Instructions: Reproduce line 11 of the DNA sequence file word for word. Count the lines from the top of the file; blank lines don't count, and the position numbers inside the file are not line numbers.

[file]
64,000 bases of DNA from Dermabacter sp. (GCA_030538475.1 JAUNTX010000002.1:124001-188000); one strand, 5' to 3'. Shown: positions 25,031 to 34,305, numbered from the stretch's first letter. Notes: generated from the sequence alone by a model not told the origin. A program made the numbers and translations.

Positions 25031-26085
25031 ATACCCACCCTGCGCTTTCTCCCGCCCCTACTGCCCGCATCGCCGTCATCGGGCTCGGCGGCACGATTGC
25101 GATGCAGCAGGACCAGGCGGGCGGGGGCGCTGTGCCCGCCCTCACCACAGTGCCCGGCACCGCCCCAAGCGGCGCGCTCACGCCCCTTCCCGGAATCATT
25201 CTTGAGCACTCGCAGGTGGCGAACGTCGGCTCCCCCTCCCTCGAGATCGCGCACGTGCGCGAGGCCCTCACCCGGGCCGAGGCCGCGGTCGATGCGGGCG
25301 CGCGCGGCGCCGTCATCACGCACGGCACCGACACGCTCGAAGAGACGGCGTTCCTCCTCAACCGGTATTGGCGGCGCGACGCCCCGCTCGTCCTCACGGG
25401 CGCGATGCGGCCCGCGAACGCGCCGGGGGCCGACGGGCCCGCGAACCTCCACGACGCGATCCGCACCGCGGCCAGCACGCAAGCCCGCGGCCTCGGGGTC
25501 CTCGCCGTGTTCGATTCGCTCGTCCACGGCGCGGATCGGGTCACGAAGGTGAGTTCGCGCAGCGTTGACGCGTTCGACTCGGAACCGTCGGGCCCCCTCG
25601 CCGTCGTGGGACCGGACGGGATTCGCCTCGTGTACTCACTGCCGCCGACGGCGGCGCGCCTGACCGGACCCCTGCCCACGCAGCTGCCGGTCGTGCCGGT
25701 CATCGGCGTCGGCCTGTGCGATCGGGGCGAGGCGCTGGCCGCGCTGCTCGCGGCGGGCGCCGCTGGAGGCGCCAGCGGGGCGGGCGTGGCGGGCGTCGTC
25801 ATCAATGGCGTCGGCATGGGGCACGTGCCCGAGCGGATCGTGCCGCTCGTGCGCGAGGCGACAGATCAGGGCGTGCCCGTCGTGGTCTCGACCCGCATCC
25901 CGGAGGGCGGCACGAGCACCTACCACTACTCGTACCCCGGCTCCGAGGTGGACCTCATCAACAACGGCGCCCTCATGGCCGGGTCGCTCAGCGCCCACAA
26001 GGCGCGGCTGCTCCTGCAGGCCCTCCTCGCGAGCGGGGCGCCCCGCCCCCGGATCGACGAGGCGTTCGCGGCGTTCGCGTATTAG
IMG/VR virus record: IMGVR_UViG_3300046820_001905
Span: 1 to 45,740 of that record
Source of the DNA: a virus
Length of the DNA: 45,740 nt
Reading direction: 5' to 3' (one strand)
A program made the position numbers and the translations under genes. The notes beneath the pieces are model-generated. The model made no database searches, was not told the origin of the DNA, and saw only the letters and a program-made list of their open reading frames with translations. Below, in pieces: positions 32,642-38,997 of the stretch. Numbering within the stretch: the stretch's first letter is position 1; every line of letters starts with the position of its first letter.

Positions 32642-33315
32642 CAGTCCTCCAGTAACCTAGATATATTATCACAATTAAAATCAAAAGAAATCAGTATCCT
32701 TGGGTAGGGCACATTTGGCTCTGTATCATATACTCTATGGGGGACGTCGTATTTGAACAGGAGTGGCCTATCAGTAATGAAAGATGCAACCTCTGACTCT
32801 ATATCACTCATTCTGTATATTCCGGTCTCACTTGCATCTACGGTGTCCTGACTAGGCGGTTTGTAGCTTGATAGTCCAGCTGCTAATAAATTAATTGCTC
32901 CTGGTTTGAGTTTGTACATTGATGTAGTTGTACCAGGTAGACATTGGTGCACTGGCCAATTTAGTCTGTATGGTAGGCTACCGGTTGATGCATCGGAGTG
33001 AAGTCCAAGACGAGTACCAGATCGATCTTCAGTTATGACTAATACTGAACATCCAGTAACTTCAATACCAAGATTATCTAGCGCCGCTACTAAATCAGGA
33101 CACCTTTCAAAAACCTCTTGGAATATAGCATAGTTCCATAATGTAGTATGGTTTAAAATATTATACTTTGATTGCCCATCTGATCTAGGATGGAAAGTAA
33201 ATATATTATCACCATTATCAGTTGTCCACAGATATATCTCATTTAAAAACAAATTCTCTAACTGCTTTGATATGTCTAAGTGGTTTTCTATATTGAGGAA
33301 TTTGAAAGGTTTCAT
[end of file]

25801 ATCAATGGCGTCGGCATGGGGCACGTGCCCGAGCGGATCGTGCCGCTCGTGCGCGAGGCGACAGATCAGGGCGTGCCCGTCGTGGTCTCGACCCGCATCC